Sleep cues to the rescue! (See Ready, Set, Sleep for more information about sleep cues.) The sleep cues that help your child fall asleep at bedtime can also be used at naptime. They’re particularly helpful in situations where your child is sleeping away from home, because they create a soothing sense of familiarity that helps your child feel safe and relaxed. Your child’s sleep cues—swaddling wrap, sleep sack, blanket, or special stuffed animal—should accompany him to daycare for naps.

At the end of the day (especially at the end of the day) childcare exists to help your life run more smoothly. A daycare that leaves you with nighttime problems may not be the best fit for your family. Childcare workers are extremely busy, and some may not be willing or able to take the time or make the changes necessary to accommodate a child who needs a little more soothing at naptime. If your daycare provider isn’t able to prioritize your child’s naps, consider finding a different daycare. Naps are important to your child’s growth and development, and vital to his healthy nighttime rest. You wouldn’t allow a daycare provider to feed your child unhealthy junk food all day, so don’t allow a “junk” nap schedule either.

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Is sleep a struggle? Have a sleep question for me? Submit it here. Ask Malia questions and answers are posted on Fridays.


Ask Malia: Big-Kid Milestones are Wrecking Sleep

Hi Malia,

We moved my 3-year-old to a big-girl-bed a couple months ago, around the time her baby sister was born. It went great. Then, last week when she turned 3, we took away pacifier. Though she knew this was coming and we talked about it for months, it hasn't gone well. She comes into our room 3-6 times per night wanting to be tucked in and get one more song. She willingly goes back to bed, but comes out again and again. Is this likely just a transition issue? When she adjusts to not having the pacifier, will it go away? How long do we keep forcing her to go back to her room?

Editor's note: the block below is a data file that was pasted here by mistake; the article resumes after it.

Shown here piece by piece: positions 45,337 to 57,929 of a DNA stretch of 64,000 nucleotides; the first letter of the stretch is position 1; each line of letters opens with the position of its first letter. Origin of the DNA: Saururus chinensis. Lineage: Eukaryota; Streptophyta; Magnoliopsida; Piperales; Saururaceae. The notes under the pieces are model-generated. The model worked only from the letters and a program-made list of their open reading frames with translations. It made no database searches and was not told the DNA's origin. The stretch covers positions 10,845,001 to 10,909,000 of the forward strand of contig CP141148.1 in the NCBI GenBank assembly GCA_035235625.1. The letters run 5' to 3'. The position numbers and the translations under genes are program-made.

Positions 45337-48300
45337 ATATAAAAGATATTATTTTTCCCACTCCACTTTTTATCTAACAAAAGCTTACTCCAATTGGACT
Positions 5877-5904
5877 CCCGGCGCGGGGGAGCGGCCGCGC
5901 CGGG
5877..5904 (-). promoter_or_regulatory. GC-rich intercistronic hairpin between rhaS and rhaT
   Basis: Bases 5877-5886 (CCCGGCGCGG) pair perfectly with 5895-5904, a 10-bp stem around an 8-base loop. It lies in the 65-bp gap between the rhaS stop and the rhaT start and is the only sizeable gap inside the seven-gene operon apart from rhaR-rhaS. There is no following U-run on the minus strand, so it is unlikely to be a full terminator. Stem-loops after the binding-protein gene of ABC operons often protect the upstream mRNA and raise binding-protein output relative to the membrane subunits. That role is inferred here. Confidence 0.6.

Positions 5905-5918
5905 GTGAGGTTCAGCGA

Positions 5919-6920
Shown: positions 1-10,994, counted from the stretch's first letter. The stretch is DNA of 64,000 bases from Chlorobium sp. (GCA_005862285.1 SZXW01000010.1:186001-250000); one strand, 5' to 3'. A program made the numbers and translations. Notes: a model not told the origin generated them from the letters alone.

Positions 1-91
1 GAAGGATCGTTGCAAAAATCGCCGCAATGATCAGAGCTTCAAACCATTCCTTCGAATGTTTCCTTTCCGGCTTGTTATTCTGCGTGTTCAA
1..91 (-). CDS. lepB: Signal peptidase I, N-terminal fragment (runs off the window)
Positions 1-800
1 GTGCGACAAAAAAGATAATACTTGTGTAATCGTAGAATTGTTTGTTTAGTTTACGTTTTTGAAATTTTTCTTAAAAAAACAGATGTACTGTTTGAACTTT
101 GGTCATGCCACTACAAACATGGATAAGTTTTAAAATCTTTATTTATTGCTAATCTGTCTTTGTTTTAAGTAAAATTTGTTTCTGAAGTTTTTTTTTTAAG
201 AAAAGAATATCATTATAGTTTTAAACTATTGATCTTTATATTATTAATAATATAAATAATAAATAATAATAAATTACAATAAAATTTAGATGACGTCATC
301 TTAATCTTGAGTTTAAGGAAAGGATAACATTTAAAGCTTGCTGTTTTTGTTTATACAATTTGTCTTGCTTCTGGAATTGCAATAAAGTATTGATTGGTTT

Dear Theresa,

Congratulations on the new addition to your family—and congrats on your older daughter’s milestones! It sounds like there’s a lot to celebrate at your house. Now for the bad news: Too much change, all at once, can throw off a child’s sleep. As you probably know, your daughter’s world is kind of topsy-turvy right now. She’s only a few months into the big-kid-kid bed transition, recently paci-free, and just celebrated a birthday, all on top of becoming a big sister.